It’s a pity that La Cage aux Folles is playing in Baltimore for only a week. The touring production of the multiple Tony® Award-winning musical currently mounted at the Hippodrome Theatre is a winner in every aspect, be it performing, staging, costumes, scenic design, music and direction.
La Cage aux Folles made Tony® Award history by being the first show ever to win the coveted prize three times for best production. La Cage aux Folles is already legendary in theatre yore; the superb composer Jerry Herman (Mame, Hello Dolly!), Harvey Fierstein (Torch Song Trilogy) who wrote the book and director Arthur Laurents collaborated in a fun-filled musical comedy based on the 1973 play La Cage aux Folles by Jean Poiret.
La Cage aux Folles opened on Broadway in 1983 and had spawned two hit revivals. Earlier two successful French films with the same title had been adapted from the play and a third one premiered in 1985. In 1996 the American film The Birdcage, based on the French movie, became a box office smash.
While the production for the tour’s version has been scaled down some and a few tweaks have taken place, the core plot is the same as the original. Georges, played by venerable performer and headliner George Hamilton, owns a glitzy, drag nightclub in Saint-Tropez, and his gay partner, Albin, played by Christopher Sieber, moonlights as a glamorous drag diva, Zaza.
Georges’ 24 year-old son Jean-Michel (Billy Harrigan Tigue) shocks both he and Albin by announcing that he is engaged to (gasp!) a woman—the daughter of the head of the conservative Tradition, Family and Morality Party whose goal is to close down the local drag clubs. Jean-Michel wants his fiancée’s parents to meet Georges as well as his birth mother. But the flamboyant Albin/Zaza must not be seen for at least that one night.
What ensues is a hilarious, outrageous romp, testing family bonds amidst the battle between conservative family values and genuine young love. One of the highlights was the frenetic “what are the boys doing on the plate?” sequence.
The campy, naughty drag performances by the nimble and fun-loving Les Cagelles ensemble and their interaction with the actual audience, especially in the first act, were top-notch.
Tony® Award-winning Director Terry Johnson, who helmed much of his work in London’s West End, was masterful in bringing the production to the high level it achieved.
George Hamilton, who had some Broadway musical background when he appeared in Chicago, is best known for his work in film and television (The Man Who Loved Cat Dancing, Love at First Bite, Doc Hollywood, Dynasty). While he does not possess strong vocal chops, his singing was serviceable. “Song on the Sand” was particularly performed well.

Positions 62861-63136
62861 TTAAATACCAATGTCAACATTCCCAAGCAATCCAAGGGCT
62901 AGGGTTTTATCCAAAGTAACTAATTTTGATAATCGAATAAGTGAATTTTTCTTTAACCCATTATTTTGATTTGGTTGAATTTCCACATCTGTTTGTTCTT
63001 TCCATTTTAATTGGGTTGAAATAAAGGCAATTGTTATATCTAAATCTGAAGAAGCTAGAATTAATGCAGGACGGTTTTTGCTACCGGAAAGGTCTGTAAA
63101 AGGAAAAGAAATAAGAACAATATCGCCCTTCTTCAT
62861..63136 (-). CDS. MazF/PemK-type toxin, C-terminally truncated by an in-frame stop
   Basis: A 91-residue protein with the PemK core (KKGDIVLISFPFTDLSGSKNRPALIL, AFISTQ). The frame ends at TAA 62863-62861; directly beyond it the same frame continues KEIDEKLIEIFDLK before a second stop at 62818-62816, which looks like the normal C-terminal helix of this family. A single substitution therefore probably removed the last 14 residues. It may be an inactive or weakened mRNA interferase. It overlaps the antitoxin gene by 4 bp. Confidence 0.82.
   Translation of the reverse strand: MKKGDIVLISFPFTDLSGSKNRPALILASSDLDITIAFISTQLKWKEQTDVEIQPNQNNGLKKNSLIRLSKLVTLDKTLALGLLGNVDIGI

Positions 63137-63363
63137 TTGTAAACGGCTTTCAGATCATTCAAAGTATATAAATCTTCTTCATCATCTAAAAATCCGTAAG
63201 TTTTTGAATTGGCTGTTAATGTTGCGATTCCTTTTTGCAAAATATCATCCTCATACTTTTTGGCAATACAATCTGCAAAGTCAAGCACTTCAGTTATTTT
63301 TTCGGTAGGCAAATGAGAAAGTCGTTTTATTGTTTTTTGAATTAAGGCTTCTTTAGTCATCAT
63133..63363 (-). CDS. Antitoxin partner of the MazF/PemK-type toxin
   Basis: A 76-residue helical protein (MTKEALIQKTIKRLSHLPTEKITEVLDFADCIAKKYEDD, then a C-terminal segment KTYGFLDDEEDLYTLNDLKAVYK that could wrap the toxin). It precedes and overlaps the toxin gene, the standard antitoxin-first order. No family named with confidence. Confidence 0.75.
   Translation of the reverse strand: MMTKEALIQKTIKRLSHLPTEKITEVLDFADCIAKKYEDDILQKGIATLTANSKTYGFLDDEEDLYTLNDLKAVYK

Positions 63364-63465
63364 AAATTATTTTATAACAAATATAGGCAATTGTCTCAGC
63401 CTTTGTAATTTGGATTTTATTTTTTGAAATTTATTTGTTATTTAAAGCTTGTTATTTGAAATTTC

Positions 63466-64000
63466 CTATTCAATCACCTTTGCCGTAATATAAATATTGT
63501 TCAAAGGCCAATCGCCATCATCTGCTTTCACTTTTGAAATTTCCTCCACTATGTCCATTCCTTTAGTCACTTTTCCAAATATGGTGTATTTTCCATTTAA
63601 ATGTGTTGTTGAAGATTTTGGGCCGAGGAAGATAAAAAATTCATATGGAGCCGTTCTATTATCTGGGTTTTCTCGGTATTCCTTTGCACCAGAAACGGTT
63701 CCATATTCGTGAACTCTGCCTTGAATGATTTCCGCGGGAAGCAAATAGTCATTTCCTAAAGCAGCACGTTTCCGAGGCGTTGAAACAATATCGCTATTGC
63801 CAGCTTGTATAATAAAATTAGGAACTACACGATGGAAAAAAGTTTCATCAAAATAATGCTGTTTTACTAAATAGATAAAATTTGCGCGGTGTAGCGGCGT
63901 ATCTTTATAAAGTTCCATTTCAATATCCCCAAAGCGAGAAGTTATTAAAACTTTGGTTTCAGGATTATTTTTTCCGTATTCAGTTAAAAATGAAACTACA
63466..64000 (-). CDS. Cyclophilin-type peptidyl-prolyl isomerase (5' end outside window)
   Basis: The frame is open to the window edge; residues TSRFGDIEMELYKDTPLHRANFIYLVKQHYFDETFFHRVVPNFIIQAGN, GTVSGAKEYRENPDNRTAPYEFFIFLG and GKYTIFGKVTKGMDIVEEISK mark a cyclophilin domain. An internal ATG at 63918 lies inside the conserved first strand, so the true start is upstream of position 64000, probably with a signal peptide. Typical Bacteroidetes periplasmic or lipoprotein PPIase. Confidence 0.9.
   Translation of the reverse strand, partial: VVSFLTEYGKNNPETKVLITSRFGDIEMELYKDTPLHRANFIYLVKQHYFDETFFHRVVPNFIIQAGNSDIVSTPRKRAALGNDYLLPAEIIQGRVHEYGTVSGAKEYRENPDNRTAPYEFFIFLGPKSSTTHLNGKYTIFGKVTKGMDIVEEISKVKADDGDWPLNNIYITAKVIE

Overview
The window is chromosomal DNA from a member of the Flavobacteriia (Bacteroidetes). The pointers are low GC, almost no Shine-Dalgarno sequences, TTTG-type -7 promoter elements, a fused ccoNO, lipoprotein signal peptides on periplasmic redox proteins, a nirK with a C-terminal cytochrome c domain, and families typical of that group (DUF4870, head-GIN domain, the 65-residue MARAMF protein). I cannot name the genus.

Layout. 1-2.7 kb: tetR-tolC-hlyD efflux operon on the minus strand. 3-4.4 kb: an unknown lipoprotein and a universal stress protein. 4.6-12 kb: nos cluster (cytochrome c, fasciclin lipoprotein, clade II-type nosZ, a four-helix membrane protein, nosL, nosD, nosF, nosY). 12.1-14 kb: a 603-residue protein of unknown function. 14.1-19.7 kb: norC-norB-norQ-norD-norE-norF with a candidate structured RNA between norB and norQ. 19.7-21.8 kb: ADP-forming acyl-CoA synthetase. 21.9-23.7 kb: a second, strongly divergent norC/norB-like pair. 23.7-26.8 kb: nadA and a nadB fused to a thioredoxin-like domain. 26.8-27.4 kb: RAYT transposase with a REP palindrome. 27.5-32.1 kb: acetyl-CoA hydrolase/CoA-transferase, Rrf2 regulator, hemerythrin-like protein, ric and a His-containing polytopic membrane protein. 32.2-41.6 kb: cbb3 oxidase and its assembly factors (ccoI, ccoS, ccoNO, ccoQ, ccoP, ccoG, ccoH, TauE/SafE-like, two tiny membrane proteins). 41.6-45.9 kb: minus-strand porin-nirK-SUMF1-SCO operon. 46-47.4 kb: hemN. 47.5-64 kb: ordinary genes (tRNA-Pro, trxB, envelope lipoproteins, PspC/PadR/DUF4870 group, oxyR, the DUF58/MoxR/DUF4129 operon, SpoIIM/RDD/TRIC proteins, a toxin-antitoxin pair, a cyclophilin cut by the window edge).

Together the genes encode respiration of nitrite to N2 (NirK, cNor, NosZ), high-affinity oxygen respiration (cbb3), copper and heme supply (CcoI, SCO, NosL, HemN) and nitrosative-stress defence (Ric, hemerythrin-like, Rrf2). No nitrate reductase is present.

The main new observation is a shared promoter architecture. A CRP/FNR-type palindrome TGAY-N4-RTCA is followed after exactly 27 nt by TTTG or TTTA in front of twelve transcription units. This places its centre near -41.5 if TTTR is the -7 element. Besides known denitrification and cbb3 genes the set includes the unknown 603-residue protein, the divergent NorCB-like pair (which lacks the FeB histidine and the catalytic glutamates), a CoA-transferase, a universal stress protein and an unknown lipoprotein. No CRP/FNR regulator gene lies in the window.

Drawing on a half-century of experience, the fit-as-a-fiddle, dashing Hamilton had the timing and instincts down pat. And while at times he appeared a little stiff in his movements and dialogue, he exuded a warm charm and played beautifully opposite Christopher Sieber. The chemistry between Hamilton’s Georges and Sieber’s Albin/Zaza is what makes the show work.
Tony® Award nominee Sieber’s performance was superb. No stranger to La Cage, he had played the role of Georges opposite Harvey Fierstein on Broadway. He also received plaudits for Spamalot, Thoroughly Modern Millie, Beauty and the Beast among others.
True, Sieber’s numbers were showier than others in the score, but he delivered big time. “A Little More Mascara” was performed very well. And he brought the house down with his scintillating rendition of the gay anthem “I Am What I Am.”
The supporting cast also contributed mightily to the show’s quality. Jeigh Madjus effectively played the over-the-top, flamboyant housemaid, Jacob. Billy Harrigan Tigue as Jean-Michel was excellent as were his duets with Hamilton (“With Anne on My Arm” and “Look Over There”).
Allison Blair McDowell played Anne, Jean-Michel’s somewhat conflicted fiancée. She did a creditable job defending her love for her fiancée while acknowledging her love for her family. Her father, the conservative morals politico M. Dindon, was played wonderfully by Bernard Burak Sheredy.
Gay Marshall was excellent portraying the mischievous restaurant owner Jacqueline where the unmasking of Albin’s true identity took place. The remainder of the cast performed admirably as well.
Tim Shortall’s scenic design made efficient use of the stage, and the sets transformed flawlessly. Matthew Wright’s costumes were colorful and imaginative. Jonathan Deans sound design was expertly executed and the performers were well mic’d.
And the musical production team of Todd Ellison, John Miller, Joey Chancey, Jason Carr and Lynne Page saw to it that Jerry Herman’s score was delivered perfectly by an outstanding orchestra and cast. As the finale pointed out, “The Best of Times” is now.
La Cage aux Folles runs through November 6 at the Hippodrome Theatre. Matinees are performed on both Saturday and Sunday. Tickets are available at the Box Office or through Ticketmaster. Visit the website for more information.
Photo by Paul Kolnick